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As I write today’s post, it’s a rainy, cold, and dreary day. The gloom depicts how I felt after I learned I wasn’t selected to be in a documentary called Be Vocal. The fifteen-minute film features people who live with bipolar disorder. It’s affiliated with singer Demi Lovato (who has bipolar), five national mental health agencies, and Sunovion.

I had been nominated by a Depression and Bipolar Support Alliance (DBSA) staffer to be a candidate. She read my Life Unlimited profile on the DBSA website in which I wrote about my postpartum bipolar diagnosis. I was honored; nothing like that had ever happened to me. Despite my anxiety at the prospect of the required  interview, I immediately scheduled it with the production team.

My hopes were high before my phone interview with the six-person panel. I bared my soul to those strangers (I eventually dubbed them “Team Voldemort”) during a nerve-wracking forty-five minutes. After I hung up the phone, my gut told me I wouldn’t make the cut. It was a sucky feeling that I couldn’t shake, and to be honest, I wish I hadn’t been nominated in the first place. As I wrote in last week’s post, this wasn’t a mere job interview but something much more personal; people were judging my personality, my way of speaking, and my life “story” instead of my typing speed.

While this post is basically “word vom,” I’m sharing it because this experience has tested me and triggered my ever-present insecurities. (By the way, I never heard of “word vom” until I read Raeyn’s The Scarlet B post “Death to Concern Trolls.” Thanks, Raeyn, for bringing a smile to my face. I needed it!)

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2017 will be a significant year for me. My memoir Birth of a New Brain, nine years in the making, will be published in October. With that in mind, you can see why I was tempted to interview for the documentary after I read the following email sent to me by a Voldemort:

“One of the key projects for Be Vocal this year is to create a documentary that will include the stories of three individuals living with a mental health condition who are vocal in unique and powerful ways. The Emmy-nominated documentary film director working on this project is Shaul Schwarz.

The documentary will be placed on Demi Lovato’s Be Vocal website and shared widely with news outlets, online, on social media, through advocacy organizations/support groups, etc.”

You might already be familiar with Be Vocal. Recently the campaign announced ten portraits of people living with mental illness that was blasted all over social media.

Mental health awareness is such a worthwhile cause, in part, because stigma is still pervasive in our society. However, I was put off by this mental health awareness-themed photo collection for a few reasons. For example, one of the subjects with bipolar disorder has gotten a TON of media attention to date. Please believe me when I tell you she didn’t need yet another photo session. It’s time for her to move over and let someone else take a turn in the spotlight.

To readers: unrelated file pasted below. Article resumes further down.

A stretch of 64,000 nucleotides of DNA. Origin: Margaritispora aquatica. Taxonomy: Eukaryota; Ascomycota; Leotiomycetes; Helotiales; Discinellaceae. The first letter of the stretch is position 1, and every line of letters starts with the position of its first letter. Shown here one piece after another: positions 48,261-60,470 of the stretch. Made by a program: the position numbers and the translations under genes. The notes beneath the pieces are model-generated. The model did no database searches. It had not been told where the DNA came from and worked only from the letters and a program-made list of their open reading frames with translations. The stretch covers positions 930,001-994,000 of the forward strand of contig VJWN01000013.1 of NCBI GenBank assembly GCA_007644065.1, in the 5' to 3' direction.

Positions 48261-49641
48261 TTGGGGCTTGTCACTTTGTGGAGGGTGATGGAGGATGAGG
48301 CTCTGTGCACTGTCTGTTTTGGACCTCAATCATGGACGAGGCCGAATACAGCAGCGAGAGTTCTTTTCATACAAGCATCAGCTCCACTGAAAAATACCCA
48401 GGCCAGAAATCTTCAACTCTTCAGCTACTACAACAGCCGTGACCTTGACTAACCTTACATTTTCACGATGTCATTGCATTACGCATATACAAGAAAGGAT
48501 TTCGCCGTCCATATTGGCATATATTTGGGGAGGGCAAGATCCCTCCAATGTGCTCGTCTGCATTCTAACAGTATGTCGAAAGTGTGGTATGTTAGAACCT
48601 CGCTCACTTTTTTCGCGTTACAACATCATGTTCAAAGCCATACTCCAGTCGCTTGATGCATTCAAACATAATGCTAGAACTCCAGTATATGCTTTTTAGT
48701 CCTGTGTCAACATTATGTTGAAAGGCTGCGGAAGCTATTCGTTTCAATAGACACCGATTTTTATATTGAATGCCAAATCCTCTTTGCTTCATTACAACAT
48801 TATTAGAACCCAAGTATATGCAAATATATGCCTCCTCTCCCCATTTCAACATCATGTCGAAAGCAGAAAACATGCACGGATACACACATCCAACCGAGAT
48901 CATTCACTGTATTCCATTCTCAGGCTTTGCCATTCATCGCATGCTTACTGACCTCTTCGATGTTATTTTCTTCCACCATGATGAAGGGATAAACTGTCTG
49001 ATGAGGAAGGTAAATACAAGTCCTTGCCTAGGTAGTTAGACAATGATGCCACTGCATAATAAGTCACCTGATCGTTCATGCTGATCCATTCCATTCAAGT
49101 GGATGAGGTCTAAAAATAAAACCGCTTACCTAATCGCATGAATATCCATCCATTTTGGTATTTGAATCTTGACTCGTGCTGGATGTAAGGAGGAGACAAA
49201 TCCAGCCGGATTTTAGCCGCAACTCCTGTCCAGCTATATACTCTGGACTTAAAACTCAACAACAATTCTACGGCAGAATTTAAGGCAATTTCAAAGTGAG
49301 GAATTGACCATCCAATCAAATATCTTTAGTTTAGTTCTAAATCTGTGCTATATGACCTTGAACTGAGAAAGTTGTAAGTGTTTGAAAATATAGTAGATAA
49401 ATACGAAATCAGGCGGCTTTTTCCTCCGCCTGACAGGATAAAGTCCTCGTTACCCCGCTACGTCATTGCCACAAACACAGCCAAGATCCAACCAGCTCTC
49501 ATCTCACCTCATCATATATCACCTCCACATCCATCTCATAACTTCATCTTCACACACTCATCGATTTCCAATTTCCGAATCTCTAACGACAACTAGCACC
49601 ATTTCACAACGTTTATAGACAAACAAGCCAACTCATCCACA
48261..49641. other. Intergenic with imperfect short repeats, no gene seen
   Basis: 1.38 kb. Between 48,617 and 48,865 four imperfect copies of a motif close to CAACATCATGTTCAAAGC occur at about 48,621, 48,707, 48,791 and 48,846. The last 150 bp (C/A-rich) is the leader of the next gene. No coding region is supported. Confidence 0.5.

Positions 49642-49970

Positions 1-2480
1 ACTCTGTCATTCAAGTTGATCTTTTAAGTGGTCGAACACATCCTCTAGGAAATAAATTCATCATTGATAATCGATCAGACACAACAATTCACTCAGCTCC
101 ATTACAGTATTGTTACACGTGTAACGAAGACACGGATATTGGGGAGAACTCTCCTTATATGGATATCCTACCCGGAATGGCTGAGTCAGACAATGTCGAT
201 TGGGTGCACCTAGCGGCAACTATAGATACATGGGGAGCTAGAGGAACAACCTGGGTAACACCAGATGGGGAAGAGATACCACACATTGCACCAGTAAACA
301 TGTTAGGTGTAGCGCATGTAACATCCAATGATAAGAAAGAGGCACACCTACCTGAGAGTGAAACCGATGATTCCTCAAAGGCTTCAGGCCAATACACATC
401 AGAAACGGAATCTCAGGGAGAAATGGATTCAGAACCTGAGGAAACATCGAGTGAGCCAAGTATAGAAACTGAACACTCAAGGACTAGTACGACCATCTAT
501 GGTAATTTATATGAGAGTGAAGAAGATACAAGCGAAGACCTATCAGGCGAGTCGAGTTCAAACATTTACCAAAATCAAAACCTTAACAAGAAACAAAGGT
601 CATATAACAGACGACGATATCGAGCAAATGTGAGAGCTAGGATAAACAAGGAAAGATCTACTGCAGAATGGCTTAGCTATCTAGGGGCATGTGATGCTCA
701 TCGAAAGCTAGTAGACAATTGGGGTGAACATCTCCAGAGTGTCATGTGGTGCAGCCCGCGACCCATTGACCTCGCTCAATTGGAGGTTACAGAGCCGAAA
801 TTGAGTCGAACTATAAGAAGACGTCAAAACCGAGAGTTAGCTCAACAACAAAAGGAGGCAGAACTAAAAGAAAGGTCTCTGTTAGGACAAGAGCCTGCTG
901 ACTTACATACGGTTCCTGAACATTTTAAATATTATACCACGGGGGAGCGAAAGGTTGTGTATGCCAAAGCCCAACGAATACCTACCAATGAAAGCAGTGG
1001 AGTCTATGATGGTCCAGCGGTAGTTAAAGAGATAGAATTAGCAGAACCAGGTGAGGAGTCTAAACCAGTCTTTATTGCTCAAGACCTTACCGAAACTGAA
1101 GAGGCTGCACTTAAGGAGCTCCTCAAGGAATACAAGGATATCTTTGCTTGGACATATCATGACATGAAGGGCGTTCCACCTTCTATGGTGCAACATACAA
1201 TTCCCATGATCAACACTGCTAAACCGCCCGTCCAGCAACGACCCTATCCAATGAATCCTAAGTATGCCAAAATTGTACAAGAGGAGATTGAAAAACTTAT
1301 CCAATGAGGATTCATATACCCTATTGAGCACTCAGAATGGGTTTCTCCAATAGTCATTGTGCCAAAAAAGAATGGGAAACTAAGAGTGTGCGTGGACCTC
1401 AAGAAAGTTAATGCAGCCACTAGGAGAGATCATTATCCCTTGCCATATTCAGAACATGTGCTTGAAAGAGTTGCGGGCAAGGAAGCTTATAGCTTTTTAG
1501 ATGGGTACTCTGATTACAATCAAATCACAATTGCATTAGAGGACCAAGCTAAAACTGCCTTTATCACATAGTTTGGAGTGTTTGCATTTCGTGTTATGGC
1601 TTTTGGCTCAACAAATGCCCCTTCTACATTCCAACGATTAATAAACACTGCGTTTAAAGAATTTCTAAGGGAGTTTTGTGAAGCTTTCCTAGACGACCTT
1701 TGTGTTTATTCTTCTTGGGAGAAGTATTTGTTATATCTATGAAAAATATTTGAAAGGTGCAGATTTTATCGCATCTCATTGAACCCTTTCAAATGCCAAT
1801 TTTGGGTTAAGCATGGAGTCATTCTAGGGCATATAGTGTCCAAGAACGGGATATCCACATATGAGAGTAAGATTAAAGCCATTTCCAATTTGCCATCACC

SPLAT!!!!!

That was an imaginary sour grape I just flung at my innocent computer screen! 

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Here’s an excerpt of my rejection email:

“Hi Dyane,

Thank you for sharing your story with us. As you know, we want to ensure that the Be Vocal documentary features a mix of individuals with different stories, experiences, backgrounds, ages, etc. For this reason, unfortunately, we need to move forward with other candidates to ensure we have this diversity. 

We think your story is incredibly inspiring and hope you will continue to share it with others… 

Sincerely,

Team Voldemort”

Yuck! How I hate rejection letters! 

I’m going to have a hard time in February when Be Vocal is heavily promoted and released. I know the film will be all over the internet due to the Demi Lovato Factor. Did you know she has 30 million fans called Lovatics? Yes.

To that end, I’m planning on dialing down my bipolar social media subscriptions so I won’t see press releases everywhere. I don’t want Twitter and Facebook to remind on an hourly basis that, for whatever reason, I wasn’t interesting enough and my story wasn’t relevant to the Voldemorts.

After my blogging friend Vic read my last post he decided to write a post called Promotion? Perhaps about what helps him through rejection. He explains how it’s all about perspective. I encourage you to take a look. As you can see, I need to improve my perspective, and I’m glad Vic shared his positive, helpful insights.

Apart from developing a healthy perspective, something that helps me to lessen rejection’s sting is getting immersed in a new project. (And I’m not talking about “making a batch of brownies and eating all the batter” project!) 

I’m currently contacting authors and other notable movers and shakers about endorsing my book with a few lines known as “blurbs.” (How I love that word.) While this endeavor is guaranteed to involve plenty of rejection, I’m better-prepared thanks to the Voldemorts and Vic’s post.

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Finally, I’d like to send out a big, ‘ol thanks to those of you who wrote such supportive, kind posts last week. Every one of your comments helped me.

I apologize for this post being whiny and, at the end of the day, superficial compared to the problems we face in living with bipolar depression and mania, etc. I hope you’re still reading! If so, I’d like to create a blogging award & cute meme just for you, but I’m not sure what to call it. Hmmm.

Do you have any ideas for an award bestowed upon faithful readers who read your blog posts no matter what topic you ramble about???

Let me know!

Thanks for reading, and see you next week!

Love,

Dyane

 

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Dyane’s memoir Birth of a New Brain – Healing from Postpartum Bipolar Disorder with a foreword by Dr. Carol Henshaw (co-author of The Modern Management of Perinatal Psychiatry) will be published by Post Hill Press in October 2017.